To assess temporal changes in foot ulceration and its risk factors in community-based people with type 2 diabetes.
Baseline data from the longitudinal observational Fremantle Diabetes Study collected from 1993 to 1996 (Phase I) and 2008 to 2011 (Phase II) were analyzed. Generalized linear modeling was used to examine changes in foot ulcer prevalence and its associates between phases. Multiple logistic regression was used to determine associates of prevalent foot ulceration in individual and pooled phases.
There were 16 foot ulcers among 1296 patients in Phase I (1.2%) and 23 in 1509 Phase II patients (1.5%; P = 0.86 after age, sex and race/ethnicity adjustment). Glycemic and non-glycemic cardiovascular risk factors were better in Phase II, but diabetes duration was longer, peripheral sensory neuropathy (PSN) was more prevalent and more patients were Aboriginal (P <0.001) than in Phase I. In multivariable analysis of both phases and pooled data, diabetes duration and peripheral sensory neuropathy (PSN) were independent associates of foot ulceration (P ≤ 0.026). Prior hospitalization for ulcer, intermittent claudication, any absent pedal pulse and Aboriginality were also significant in the pooled model (P ≤ 0.009).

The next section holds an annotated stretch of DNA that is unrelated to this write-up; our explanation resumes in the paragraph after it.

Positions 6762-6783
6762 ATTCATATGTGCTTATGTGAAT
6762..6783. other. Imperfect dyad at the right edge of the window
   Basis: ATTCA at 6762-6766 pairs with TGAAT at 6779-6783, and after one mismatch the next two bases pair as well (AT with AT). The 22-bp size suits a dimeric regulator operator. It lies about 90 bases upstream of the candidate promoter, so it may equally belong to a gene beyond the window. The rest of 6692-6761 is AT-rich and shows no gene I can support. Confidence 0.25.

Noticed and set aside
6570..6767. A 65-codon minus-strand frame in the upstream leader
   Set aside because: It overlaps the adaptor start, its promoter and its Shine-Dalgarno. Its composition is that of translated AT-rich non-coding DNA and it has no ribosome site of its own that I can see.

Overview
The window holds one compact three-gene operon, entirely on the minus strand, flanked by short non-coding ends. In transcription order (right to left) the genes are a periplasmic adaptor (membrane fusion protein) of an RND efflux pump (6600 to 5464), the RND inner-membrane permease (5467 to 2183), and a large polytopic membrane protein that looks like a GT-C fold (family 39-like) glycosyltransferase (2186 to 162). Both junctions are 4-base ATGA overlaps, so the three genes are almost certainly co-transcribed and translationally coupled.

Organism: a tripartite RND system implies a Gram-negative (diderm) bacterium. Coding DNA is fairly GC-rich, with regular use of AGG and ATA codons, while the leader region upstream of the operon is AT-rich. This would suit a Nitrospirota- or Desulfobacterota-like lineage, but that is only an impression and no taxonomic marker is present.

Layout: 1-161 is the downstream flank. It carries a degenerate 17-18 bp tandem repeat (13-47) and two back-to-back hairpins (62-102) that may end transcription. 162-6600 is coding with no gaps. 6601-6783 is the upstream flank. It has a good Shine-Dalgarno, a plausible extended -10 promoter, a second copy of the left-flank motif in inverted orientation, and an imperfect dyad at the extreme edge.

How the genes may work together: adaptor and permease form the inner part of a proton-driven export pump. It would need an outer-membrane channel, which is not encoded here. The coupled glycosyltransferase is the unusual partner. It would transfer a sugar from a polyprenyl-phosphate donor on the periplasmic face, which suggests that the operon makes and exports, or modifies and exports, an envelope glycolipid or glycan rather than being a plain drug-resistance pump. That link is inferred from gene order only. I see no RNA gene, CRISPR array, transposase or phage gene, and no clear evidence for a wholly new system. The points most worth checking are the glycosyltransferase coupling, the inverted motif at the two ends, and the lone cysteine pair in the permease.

Strong associations between foot ulcer and diabetes duration, PSN, symptomatic and clinically-detectable peripheral vascular disease were observed. Aboriginality also proved an independent risk factor. Since all these risk factors apart from intermittent claudication and impalpable foot pulses were more prevalent in Phase II, improved community- and hospital-based foot care between phases are likely to have attenuated the risk of foot ulcers in Phase II patients.